All of these factors suggest that the discussion about Europe-wide random workplace drugs testing to deal with the increased use of performance-enhancing drugs, would in itself be inadequate to deal with the health and safety and other employment issues related to the use of these drugs in the workplace.
The effect of performance-enhancing drugs on OSH and other managerial issues is complex. This is an evolving area, which suggests dynamic changes in the future.
Future changes will depend on particular economic and employment developments, including:
- Both the pharmaceutical industry and some sections of the public may have an interest in seeing the development of specific drugs for cognitive/performance enhancement. New drugs and uses for existing drugs are constantly being developed and trialled.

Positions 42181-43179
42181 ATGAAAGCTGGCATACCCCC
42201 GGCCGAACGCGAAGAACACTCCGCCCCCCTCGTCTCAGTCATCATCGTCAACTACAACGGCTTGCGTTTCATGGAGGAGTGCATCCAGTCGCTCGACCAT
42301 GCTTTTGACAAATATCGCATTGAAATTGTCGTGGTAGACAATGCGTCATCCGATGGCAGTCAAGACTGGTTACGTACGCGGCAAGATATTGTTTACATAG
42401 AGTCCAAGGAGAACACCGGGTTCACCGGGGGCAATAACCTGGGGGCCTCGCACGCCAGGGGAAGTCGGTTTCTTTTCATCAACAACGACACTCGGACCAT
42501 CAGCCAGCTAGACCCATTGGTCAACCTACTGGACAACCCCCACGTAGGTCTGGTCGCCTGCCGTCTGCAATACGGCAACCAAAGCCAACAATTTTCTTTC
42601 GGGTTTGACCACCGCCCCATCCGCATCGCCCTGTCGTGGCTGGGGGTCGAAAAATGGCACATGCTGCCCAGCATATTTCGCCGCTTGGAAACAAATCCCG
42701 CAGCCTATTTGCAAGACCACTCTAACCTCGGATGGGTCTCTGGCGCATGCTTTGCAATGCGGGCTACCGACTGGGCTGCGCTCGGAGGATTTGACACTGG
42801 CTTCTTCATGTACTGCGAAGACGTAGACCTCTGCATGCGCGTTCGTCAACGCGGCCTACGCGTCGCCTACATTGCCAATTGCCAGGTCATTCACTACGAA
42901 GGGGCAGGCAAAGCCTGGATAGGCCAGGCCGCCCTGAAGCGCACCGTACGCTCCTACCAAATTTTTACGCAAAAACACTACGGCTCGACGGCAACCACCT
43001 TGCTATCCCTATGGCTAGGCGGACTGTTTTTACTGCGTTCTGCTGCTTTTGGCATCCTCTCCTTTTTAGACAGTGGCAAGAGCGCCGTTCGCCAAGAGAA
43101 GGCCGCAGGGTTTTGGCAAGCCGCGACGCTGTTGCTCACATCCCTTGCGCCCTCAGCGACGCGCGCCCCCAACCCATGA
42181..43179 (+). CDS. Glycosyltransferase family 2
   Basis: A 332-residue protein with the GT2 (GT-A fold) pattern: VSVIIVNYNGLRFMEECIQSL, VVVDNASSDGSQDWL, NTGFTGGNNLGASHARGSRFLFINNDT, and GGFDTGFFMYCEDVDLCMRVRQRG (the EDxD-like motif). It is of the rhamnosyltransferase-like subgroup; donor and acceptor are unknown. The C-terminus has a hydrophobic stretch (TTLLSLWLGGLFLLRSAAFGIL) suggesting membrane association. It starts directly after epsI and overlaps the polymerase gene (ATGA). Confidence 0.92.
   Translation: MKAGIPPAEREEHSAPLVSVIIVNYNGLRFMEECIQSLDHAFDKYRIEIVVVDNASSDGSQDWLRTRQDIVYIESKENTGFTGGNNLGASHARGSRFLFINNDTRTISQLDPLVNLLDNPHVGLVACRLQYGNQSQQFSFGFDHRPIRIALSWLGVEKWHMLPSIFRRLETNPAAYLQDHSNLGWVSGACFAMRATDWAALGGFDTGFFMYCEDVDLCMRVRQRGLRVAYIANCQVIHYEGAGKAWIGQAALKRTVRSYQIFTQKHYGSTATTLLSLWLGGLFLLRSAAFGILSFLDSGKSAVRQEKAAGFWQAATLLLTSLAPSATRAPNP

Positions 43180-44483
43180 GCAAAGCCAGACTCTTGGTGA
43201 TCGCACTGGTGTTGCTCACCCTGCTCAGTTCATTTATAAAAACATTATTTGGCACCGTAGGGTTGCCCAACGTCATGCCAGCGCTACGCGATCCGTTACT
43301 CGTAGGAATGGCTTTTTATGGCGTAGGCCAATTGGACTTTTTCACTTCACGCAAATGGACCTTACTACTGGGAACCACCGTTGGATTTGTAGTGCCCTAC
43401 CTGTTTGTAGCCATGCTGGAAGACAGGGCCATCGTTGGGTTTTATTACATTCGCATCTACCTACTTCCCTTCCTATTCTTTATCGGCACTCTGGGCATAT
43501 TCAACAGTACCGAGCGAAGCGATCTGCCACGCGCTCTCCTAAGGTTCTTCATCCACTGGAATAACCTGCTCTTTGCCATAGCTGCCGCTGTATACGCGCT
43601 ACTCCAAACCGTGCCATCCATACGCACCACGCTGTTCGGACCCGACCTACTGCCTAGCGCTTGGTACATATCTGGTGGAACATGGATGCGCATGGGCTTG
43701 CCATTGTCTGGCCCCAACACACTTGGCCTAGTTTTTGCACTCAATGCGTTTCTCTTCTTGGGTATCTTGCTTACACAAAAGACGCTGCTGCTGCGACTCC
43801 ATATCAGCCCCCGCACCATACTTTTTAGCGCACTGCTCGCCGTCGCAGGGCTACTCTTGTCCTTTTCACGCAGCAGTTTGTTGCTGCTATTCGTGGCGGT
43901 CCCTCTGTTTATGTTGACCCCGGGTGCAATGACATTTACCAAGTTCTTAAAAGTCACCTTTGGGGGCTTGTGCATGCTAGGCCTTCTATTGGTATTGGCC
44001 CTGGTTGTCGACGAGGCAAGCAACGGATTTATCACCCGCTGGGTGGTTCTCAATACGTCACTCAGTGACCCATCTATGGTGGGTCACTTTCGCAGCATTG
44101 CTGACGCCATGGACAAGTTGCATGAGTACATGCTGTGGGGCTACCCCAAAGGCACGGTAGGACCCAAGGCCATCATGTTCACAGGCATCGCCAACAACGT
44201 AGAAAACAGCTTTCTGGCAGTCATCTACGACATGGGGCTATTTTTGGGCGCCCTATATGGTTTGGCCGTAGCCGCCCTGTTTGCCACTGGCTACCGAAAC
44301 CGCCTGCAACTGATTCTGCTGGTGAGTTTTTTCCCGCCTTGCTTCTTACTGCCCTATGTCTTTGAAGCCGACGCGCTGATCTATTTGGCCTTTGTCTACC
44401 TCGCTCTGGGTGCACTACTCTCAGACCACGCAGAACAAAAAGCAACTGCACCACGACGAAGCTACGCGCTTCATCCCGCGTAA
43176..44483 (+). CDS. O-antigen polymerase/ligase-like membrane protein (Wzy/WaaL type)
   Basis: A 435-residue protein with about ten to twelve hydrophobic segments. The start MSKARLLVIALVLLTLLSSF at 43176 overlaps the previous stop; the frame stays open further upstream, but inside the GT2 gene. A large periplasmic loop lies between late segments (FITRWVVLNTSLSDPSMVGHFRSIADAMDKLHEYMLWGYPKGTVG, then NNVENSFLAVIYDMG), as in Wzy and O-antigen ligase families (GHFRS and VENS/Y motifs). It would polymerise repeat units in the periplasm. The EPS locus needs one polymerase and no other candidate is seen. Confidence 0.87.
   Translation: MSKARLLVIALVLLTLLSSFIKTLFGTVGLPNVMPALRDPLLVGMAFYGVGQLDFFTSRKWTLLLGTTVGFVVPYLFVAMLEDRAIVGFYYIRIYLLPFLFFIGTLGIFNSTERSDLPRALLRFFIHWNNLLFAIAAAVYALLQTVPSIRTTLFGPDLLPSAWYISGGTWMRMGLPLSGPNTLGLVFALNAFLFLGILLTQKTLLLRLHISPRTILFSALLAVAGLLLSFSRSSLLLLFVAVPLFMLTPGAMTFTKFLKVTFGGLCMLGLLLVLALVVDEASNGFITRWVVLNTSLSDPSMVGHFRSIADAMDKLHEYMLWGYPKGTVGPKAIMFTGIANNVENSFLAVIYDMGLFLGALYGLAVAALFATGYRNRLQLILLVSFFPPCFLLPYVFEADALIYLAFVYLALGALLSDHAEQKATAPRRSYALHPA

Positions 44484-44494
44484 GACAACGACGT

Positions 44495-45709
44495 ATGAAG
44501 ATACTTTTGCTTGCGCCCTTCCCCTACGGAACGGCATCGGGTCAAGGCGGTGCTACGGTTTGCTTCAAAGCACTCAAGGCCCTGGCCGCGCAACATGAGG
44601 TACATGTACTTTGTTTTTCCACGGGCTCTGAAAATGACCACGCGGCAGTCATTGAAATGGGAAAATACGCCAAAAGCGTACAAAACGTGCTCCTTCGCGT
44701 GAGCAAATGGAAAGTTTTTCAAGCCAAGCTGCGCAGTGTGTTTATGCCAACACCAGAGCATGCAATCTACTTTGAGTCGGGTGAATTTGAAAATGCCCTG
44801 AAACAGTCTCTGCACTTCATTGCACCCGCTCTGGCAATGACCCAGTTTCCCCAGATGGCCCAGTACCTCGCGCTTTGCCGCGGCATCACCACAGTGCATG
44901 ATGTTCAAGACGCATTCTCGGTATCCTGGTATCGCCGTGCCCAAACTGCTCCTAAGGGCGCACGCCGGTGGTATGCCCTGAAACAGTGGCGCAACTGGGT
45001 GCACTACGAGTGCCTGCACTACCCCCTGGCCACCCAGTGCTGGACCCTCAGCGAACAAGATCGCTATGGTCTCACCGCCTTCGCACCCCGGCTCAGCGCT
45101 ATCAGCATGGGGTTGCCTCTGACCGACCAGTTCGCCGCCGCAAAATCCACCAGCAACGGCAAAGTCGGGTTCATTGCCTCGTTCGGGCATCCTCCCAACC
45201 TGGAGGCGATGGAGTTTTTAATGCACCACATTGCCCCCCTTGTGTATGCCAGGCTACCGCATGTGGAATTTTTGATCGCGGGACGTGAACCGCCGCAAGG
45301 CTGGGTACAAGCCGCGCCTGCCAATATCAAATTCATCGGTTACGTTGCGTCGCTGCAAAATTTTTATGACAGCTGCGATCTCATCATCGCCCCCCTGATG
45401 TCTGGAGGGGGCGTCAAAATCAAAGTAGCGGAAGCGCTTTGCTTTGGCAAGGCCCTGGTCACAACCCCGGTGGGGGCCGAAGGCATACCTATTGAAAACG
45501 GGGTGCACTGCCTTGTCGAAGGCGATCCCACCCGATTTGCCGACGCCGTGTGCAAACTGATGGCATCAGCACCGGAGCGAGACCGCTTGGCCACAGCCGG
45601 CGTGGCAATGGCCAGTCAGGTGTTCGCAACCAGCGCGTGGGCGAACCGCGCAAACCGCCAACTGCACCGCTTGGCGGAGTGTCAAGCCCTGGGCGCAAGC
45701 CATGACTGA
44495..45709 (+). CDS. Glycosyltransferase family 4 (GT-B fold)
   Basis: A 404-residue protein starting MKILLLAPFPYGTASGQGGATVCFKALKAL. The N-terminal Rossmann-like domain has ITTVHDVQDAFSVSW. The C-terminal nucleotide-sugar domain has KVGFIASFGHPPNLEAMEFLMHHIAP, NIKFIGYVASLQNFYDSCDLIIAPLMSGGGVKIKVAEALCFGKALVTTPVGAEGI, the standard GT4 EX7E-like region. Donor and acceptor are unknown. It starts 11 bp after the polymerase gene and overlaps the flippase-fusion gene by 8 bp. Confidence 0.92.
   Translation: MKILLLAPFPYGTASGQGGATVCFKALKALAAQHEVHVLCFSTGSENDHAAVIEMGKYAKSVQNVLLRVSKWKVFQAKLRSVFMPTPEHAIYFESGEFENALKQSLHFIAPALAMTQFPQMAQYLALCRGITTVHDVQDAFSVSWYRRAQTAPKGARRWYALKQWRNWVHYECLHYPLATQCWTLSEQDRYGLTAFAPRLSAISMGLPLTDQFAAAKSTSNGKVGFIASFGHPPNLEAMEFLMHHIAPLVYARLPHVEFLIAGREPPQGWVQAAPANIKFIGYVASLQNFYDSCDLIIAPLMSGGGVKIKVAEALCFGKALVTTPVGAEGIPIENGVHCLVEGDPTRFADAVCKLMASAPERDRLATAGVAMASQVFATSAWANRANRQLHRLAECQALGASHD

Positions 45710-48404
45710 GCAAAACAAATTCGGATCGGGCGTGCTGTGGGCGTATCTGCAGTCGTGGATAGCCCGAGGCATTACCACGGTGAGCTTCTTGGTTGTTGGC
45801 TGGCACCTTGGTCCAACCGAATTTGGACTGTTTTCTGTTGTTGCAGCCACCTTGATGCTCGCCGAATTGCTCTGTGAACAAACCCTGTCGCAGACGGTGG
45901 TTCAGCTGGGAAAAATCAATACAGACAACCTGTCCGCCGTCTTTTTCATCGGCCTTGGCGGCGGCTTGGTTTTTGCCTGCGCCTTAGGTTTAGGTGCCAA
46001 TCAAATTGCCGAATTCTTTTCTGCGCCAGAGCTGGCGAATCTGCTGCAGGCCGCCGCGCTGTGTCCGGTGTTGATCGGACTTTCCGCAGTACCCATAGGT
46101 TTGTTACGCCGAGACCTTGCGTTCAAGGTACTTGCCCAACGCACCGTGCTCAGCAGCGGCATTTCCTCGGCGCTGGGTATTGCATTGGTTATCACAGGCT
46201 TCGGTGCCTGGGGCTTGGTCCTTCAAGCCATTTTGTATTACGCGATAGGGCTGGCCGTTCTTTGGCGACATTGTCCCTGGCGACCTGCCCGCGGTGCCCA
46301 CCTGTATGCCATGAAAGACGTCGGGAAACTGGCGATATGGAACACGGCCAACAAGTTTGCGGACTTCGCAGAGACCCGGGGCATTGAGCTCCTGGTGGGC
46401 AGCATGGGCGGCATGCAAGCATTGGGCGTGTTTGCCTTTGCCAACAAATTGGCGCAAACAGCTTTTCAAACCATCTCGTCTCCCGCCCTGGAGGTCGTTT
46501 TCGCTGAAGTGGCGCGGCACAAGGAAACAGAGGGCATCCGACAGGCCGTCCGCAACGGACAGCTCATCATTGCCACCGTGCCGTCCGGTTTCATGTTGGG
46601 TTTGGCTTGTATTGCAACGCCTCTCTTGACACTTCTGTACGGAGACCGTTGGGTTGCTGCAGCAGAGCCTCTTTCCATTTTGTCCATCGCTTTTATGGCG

- Although at present, prescription is limited to medical therapy, either a change in attitude towards prescription for human enhancement purposes or the development of cognitive-enhancing drugs which are acknowledged to be safe and therefore can be sold over-the-counter for enhancement, would significantly increase the availability and acceptance of enhancement through drugs.
- Employment relations which lead to high-pressure, highly competitive workplaces, high-stress and low employee control workplaces, are likely to increase the perceived need and use of performance-enhancing drugs.
More work needs to be done to better understand the potential effects of performance enhancement drugs in the workplace. The amount of literature that continues to be generated on this is enormous, and the different views reflect the broad range of interested actors, including neuroscientists, ethicists, popular media, the biohacking community, and professional bodies representing various occupations. Thus there is a growing need for dialogue and the formulation of health and safety policy and practice that specifically addresses this area.